From Longman Dictionary of Contemporary Englishauditau‧dit1 /ˈɔːdɪt $ ˈɒː-/ noun [countable, uncountable] 1 an official examination of a company’s financial records in order to check that they are correct the annual auditinternal audit (=an audit carried out by a company’s own staff)2 formal a detailed examination of something in order to check if it is good enough Start with an audit of existing services within the community.
Examples from the Corpusaudit• Administrative audits involve chefs, cooks, bakers, and other kitchen personnel.• In addition to the statutory requirements, the form and content of an audit report is governed by requirements laid down in auditing standards.• An audit of unplanned pregnancies seen in one practice also emphasised the need for great care in counselling people using the pill.• This brings the number of companies and audit firms down to 2,076 and 164 respectively.• Increasingly we are subject to medical audit.• This is not to say that a three E's audit is never undertaken in nationalized industries.• But the audit rate for poor taxpayers earning under $ 25,000 rose in 1995, to 1. 04 percent.• Our independent non-executive directors have a particularly valuable role especially in relation to audit and remuneration matters.internal audit• Many senior corporation executives have a background in accounting, internal auditing, or finance.• This is known as an internal audit.• Four major fields of accounting are public, management, and government accounting, and internal auditing.• Most employers also prefer applicants who are familiar with computers and their applications in accounting and internal auditing.• The Guidance concentrates on the organizational status of internal audit and the objectivity of internal auditors in achieving the requisite independence.• In this respect it could feature as an aspect of the internal audit of a company.• The internal audit function reports to the Audit Committee.• The banks have conducted two internal audits and come up with about $ 30 million in dormant accounts.auditaudit2 verb [transitive] 1 BFto officially examine a company’s financial records in order to check that they are correct2 American EnglishSEC to attend a course at university without intending to take examinations in it or get a credit for it→ See Verb table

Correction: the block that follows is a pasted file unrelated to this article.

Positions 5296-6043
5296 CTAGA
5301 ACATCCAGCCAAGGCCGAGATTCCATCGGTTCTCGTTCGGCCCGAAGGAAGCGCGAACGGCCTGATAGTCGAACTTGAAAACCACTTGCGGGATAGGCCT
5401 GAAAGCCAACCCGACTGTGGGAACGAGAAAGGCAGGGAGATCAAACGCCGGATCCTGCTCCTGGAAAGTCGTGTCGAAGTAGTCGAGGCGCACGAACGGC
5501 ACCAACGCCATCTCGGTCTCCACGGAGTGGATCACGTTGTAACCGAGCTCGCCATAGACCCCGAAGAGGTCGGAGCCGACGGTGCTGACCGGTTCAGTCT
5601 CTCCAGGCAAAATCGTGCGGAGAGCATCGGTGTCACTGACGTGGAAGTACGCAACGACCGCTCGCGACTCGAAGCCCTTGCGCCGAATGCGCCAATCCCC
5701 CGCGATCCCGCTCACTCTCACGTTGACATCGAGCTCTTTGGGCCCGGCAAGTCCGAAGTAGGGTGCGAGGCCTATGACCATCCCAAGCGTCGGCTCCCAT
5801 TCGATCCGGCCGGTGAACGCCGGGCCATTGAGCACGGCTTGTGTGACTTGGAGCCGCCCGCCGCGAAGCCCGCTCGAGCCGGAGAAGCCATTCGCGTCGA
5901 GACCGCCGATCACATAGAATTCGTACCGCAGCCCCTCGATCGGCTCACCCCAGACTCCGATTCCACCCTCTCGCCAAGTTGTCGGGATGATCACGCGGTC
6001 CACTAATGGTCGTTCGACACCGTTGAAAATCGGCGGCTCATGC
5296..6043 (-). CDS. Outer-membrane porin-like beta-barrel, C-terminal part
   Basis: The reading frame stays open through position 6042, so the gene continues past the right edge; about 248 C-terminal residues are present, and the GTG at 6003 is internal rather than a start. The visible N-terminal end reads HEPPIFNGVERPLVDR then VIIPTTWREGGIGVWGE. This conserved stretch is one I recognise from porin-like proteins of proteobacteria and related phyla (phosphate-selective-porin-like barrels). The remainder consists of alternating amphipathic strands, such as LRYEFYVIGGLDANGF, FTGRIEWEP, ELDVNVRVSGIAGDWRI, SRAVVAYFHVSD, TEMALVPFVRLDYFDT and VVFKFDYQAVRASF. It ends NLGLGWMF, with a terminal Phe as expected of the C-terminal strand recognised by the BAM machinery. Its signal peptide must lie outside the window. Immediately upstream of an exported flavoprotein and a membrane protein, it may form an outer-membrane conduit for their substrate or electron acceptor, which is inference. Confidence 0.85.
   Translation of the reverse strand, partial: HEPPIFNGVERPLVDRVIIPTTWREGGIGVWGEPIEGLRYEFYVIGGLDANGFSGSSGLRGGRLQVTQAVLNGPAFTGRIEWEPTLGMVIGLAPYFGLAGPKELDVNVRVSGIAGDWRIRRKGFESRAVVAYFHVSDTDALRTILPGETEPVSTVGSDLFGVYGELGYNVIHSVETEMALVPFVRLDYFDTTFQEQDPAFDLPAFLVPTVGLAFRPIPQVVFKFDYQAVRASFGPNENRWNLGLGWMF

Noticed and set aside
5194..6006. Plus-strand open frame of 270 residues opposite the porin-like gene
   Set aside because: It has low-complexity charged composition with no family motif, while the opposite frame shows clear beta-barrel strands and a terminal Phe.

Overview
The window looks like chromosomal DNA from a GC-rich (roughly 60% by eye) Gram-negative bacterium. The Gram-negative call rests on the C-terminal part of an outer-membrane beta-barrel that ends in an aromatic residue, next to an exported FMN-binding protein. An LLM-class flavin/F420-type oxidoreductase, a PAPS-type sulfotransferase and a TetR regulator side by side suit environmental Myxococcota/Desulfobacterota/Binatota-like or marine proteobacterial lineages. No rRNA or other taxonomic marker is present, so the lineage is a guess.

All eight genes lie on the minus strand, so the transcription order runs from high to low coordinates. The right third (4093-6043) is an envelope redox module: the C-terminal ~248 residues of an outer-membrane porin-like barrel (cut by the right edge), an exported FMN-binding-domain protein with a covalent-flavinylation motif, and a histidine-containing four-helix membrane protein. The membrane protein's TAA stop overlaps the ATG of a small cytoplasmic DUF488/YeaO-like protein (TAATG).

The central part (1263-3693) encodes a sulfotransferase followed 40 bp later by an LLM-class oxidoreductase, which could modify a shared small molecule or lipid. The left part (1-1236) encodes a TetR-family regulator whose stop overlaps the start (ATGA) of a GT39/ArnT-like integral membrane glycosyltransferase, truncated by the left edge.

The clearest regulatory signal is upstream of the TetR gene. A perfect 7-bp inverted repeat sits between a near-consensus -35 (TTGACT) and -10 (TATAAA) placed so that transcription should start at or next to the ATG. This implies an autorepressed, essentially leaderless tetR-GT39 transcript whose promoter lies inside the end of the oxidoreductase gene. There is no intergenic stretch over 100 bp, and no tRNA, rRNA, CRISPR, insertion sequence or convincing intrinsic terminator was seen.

Examples from the Corpusaudit• The Labor Department audited 10,631 job orders that were related to H-1B applications.• The C. and A. G. is given the responsibility for auditing all appropriation accounts by the 1921 Act.• The fund is audited annually by an accountant.• So he does his own audit before the company audits him.• Process and outcome criteria are standards against which to audit standards of practice.From Longman Business Dictionaryauditau‧dit1 /ˈɔːdətˈɒː-/ noun [countable]1ACCOUNTING an official examination of a person’s or organization’s accounts by an expert, to check that they are true and honestAn audit of the company showed accumulated losses of £1.5 billion.The accounts will need to have an independent audit before they can be submitted.We carry out a full internal audit once a year.2HUMAN RESOURCESCOMMERCEan examination of an organization’s activities or performanceThe prison population has risen by 2,500 in the last six months, according to a government audit.She wants the oil company to agree to an external audit of its environmental policies. → green audit → social auditauditaudit2 verb [transitive]1ACCOUNTING to officially check that an individual’s or organization’s accounts are true and honestTo taxpayers who’ve been audited, the Internal Revenue Service is a frightening organization.2COMMERCEECONOMICSto check a particular part of an organization’s activities or performanceWhen the cars it builds in Canada were audited, they were accepted as having the 50% North American content required under trade rules.→ See Verb tableOrigin audit (1400-1500) Latin past participle of audire; → AUDIO